Without a victory in 1937, and lacking a big-money patron, Mosley had to cut back on BUF expenditure. One of those fired in the ensuing cuts was Joyce, who found himself at a loose end. Though he tried to stay in politics, and split with his former friend Mosley, by 1939 it was very clear to him that, if he stayed in Britain, he would be arrested and interned. Joyce and his wife fled to Germany, where they stayed for the duration. At war's end Joyce was tried and hung as a traitor, for his Haw Haw broadcasts. He was 39 years old.
From a Keeper's point of view, Joyce's main use is as an antagonist, though, in a Bookhounds setting, he could conceivably also be a patron. Any campaign involving Radicals could easily have Joyce as a prime mover, and if there genuinely are Nazi agents roaming around London looking for occult tomes, Joyce is bound to be assisting them.
There's no suggestion that Joyce was superstitious in any way, or believed in the occult, but a fictionalized version could easily turn him into a kind of Svengali figure, using his (Mythos inspired) hypnotic voice to sway crowds. Theoretically he could even be an avatar, or dupe, of Nyarlathotep, since the Old One likes causing chaos and disaster and Joyce is in a prime position to do it.
On one famous occasion Sherlock Holmes himself tackled the Fascists, tracking down and defeating a fictionalized Haw Haw. That suggests a potential Dust Thing connection. Suppose the Dust Things decided to oppose Joyce and his Fascist friends, perhaps because of a book burning that Joyce organized. What better way to get the protagonists to act as their allies against Joyce, than to recruit Sherlock Holmes himself, and get Holmes to lead the protagonists into battle? Best suited to an Arabesque style game, but - particularly if one of the protagonists is deluded into thinking he or she is Holmes - it could be an excellent roleplay opportunity for gamers who enjoy a bit of Baker Street sleuthing with their Mythos madness.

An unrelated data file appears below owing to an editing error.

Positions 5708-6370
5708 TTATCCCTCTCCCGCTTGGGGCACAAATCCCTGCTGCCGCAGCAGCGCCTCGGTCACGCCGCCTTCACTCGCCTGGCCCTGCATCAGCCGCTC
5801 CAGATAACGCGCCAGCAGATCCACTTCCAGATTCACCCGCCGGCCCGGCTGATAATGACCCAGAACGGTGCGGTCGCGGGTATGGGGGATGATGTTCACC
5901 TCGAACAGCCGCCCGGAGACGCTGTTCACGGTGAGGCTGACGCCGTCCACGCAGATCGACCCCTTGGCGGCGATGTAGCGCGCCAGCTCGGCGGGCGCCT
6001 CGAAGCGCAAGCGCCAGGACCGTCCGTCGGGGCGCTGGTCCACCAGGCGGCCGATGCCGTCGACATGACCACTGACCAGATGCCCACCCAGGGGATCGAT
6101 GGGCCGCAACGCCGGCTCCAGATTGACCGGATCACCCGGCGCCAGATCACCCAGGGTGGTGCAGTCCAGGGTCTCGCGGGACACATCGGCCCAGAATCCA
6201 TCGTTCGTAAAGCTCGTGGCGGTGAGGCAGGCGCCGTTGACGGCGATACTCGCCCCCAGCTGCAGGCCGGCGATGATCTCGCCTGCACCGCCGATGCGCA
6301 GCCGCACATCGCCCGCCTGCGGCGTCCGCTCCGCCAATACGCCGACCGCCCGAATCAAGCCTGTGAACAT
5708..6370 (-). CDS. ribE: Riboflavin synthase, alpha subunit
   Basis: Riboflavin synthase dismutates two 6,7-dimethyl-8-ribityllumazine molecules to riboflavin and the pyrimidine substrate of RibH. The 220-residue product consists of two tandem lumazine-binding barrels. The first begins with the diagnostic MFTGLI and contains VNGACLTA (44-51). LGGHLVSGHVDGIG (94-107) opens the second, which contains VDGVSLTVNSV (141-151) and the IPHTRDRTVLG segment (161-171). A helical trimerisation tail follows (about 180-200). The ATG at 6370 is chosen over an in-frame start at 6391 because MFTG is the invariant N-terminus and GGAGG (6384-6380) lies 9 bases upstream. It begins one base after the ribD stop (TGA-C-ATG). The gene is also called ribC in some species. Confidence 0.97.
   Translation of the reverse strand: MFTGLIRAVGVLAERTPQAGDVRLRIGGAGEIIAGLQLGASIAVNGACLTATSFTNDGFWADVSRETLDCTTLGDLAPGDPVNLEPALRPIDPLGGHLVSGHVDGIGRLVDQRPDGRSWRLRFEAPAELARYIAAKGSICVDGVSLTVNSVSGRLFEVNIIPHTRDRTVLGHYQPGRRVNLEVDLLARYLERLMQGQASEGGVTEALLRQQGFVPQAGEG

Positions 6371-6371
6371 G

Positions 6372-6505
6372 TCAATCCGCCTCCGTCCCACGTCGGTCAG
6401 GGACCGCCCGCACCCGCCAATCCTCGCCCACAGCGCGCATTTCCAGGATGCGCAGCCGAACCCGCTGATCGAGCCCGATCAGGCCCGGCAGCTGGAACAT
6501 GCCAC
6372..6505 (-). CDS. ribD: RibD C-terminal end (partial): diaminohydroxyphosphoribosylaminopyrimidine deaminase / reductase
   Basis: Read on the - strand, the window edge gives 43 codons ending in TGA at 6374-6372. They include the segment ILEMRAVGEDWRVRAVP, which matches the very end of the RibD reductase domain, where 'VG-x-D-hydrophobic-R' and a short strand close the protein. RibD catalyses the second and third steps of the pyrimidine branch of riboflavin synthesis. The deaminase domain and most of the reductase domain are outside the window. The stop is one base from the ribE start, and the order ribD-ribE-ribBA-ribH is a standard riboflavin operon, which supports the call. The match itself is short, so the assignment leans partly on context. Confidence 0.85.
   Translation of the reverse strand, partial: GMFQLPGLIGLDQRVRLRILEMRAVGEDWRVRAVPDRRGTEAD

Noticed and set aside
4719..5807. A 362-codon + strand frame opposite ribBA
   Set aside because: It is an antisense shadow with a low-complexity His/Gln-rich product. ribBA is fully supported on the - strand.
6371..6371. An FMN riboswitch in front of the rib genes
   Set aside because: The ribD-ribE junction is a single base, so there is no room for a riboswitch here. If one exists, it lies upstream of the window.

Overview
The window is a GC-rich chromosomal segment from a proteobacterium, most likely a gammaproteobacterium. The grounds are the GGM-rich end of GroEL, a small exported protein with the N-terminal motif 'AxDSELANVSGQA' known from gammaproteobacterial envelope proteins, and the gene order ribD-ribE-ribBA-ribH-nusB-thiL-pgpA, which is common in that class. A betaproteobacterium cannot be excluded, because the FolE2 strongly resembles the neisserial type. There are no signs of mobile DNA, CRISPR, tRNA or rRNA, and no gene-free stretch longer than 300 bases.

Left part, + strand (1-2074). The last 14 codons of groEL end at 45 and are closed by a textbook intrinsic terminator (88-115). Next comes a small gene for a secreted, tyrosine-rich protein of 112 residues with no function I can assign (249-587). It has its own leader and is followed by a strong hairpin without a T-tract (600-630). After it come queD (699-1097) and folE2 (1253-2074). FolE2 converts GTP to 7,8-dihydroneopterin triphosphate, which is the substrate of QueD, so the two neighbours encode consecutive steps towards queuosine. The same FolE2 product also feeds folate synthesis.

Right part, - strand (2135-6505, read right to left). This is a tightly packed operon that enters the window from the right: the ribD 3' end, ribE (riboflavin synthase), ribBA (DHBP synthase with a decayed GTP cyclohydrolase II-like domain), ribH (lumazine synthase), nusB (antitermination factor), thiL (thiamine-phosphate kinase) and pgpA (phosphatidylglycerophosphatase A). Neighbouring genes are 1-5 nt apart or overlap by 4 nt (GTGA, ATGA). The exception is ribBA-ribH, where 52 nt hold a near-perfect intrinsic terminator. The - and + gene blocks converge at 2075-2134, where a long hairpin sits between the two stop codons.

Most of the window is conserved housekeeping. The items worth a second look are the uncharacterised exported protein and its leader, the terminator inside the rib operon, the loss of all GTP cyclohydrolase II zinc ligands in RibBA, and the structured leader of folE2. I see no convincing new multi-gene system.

With all that in mind, William Joyce:
Athletics 10, Driving 4, Electrical Repair 6, Explosives 2, Firearms 6, Fleeing 6, Health 8, Mechanical Repair 4, Scuffling 9, Weapons 8. In a Pulp game, assuming use of Hypnosis, then Joyce has Hypnosis 5/15, the number after the slash representing the bonus he might get as a Mythos-powered Svengali figure.
Alertness Modifier: +1
Stealth Modifier: 0
Damage: -2 (fist), -1 (knife, thrown brick or razor blade), +0 (handgun)
Special: Joyce can summon Radicals (Bookhounds page 55) to do his bidding. He can command the allegiance of up to 20 Radicals at a time, perhaps sending them on missions or using them as bodyguards. Radicals tend to have few useful General abilities, but are handy to have around when you want someone beaten up or knifed. This is in addition to any forces he may have at his disposal as a Nazi spy or Mythos agent, assuming he is one.